LITTLE ROCK — It is time for Arkansas to write crime victims’ rights into its constitution, speakers said at a rally Friday at the state Capitol.
State Rep. Charlotte Douglas, R-Alma, who organized the rally, said she plans to sponsor a resolution to create a victims’ rights constitutional amendment during the legislative session that begins in January. The measure is not written yet, but a committee of stakeholders will study what other states have done and make recommendations, she said.
The committee currently has about 50 members, Douglas said.
“We have prosecutors, we have judges, defense attorneys, we have the administrator for the courts, all of the victims’ groups have been invited, we have legislators, we have the (Arkansas Commission on Child Abuse, Rape and Domestic Violence). And anyone is welcome to give us input,” she said.
Douglas said 34 states have victims’ rights in their constitution, and lawmakers in several states are working on amendments on the topic.
“We could be in January one of only about 10 states that do not have a constitutional amendment ensuring victims’ rights,” said Douglas, who has sponsored or co-sponsored several bills on victims’ rights that are now state law.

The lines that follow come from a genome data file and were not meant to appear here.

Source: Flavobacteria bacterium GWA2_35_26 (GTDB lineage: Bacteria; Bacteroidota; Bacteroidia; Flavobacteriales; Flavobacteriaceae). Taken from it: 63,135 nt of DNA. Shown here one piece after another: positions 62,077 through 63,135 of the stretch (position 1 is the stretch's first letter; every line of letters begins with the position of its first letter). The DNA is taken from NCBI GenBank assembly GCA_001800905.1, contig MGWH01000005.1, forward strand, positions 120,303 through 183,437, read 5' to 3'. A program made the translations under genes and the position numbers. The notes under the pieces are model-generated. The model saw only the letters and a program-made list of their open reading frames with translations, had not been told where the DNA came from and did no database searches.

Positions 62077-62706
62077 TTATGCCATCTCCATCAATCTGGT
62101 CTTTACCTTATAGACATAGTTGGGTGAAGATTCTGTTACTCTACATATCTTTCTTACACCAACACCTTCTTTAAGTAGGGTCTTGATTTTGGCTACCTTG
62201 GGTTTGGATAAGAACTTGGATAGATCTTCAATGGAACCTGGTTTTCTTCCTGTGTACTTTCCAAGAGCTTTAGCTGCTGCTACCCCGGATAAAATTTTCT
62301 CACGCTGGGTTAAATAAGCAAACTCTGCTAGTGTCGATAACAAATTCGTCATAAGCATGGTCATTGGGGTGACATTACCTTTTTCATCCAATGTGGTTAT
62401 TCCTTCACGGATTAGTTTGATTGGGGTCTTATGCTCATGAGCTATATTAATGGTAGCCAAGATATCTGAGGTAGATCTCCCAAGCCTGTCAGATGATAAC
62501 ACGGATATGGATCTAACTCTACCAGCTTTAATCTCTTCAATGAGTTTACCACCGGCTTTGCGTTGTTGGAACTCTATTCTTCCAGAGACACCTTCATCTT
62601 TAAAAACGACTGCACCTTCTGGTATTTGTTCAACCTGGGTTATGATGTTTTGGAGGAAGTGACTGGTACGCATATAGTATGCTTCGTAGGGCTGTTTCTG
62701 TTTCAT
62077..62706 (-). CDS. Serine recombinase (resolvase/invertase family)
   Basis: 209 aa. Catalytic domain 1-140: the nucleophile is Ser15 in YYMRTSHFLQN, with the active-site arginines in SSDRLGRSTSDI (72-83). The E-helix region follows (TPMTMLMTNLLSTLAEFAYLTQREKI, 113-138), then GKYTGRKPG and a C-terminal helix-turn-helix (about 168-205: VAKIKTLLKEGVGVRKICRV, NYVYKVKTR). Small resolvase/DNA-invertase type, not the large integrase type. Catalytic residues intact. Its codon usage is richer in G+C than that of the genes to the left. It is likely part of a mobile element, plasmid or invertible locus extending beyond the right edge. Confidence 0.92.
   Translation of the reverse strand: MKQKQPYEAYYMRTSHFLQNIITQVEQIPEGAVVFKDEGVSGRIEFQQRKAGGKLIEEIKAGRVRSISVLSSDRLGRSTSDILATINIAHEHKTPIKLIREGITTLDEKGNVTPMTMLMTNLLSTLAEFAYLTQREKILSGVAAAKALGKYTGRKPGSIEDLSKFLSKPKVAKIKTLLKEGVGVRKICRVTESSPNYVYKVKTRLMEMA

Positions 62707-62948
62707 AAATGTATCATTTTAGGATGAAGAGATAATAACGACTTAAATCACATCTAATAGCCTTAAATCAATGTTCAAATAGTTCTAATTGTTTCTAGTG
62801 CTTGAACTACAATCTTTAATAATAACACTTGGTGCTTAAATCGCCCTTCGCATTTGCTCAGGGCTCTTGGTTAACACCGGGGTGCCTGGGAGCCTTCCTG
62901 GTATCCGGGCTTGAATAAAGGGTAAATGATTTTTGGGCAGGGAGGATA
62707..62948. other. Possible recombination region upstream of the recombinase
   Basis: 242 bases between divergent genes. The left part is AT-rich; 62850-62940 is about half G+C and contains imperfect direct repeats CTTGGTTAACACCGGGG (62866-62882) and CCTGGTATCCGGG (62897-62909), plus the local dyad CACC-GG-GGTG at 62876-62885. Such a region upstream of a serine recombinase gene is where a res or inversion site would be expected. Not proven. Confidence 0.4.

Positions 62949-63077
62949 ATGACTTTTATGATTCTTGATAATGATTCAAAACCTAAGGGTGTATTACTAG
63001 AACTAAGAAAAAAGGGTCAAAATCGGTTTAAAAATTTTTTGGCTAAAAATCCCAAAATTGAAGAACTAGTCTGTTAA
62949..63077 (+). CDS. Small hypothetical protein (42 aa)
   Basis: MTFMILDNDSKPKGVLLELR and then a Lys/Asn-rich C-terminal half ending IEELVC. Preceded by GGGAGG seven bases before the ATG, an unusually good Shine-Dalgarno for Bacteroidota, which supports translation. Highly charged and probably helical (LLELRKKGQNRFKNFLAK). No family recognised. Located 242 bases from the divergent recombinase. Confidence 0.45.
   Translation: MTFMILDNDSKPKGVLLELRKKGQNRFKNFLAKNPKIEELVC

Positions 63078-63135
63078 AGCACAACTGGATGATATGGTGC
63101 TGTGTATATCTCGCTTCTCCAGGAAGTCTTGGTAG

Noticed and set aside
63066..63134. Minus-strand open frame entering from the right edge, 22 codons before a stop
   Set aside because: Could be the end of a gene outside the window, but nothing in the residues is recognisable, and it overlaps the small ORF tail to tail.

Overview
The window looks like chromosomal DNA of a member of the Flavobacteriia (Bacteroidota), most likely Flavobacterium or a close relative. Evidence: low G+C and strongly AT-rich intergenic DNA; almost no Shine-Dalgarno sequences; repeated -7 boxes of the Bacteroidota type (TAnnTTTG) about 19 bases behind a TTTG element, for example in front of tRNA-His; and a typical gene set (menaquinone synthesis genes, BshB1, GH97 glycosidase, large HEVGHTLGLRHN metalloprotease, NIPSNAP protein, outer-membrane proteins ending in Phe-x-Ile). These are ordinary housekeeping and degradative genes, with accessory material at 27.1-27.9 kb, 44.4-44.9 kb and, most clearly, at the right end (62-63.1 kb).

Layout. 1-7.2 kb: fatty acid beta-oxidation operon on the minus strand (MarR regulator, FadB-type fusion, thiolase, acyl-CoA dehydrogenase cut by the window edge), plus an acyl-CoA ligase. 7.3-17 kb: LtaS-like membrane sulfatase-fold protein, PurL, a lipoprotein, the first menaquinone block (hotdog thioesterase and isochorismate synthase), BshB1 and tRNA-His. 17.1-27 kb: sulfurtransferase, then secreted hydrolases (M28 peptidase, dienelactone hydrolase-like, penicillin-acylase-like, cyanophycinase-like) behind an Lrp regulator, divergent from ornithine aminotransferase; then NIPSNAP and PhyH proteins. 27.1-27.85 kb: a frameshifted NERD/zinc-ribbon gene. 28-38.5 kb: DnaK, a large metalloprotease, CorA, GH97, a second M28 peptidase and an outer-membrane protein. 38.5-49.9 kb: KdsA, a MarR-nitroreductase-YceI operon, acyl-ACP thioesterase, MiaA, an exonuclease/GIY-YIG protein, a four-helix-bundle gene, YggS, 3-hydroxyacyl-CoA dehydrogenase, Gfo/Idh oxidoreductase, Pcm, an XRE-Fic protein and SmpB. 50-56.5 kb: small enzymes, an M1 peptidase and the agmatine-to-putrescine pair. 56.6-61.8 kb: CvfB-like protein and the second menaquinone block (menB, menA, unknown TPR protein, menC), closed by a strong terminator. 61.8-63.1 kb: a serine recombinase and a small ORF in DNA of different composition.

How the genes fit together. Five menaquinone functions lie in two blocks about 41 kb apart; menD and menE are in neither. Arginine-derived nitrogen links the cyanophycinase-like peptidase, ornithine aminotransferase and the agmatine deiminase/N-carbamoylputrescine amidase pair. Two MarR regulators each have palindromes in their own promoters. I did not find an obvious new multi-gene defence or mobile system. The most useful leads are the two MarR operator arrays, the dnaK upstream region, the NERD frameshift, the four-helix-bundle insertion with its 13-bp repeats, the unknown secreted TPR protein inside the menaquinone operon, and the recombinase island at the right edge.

Speakers at the rally suggested various things the amendment could include.
Tana Despain, who founded a nonprofit organization, Marc’s Place, to help victims of violent crimes after her son Marc was murdered, said victims’ family members should be guaranteed to have a voice in sentencing hearings — something she said she did not have when her son’s killer agreed to a plea deal.
Despain also said Arkansas should have a state agency that works with crime victims.
“Our state needs a system of recourse to address victims’ rights violations,” she said.
Brittney Humphrey, a former Miss Arkansas contestant who was a victim of child sexual abuse and has made the issue her platform, said children should be allowed to testify in sex-abuse trials via video technology so they do not have to be in the same room with their abusers.
“Victims are more than a witness or a piece of evidence in a trial,” she said.
Sen. Eddie Joe Williams, R-Cabot, who is working with Douglas on the effort to craft a constitutional amendment on victims’ rights, said it is time to get to work on the issue.
“It’s time to begin the debate in earnest over what we’re going to do about it,” he said.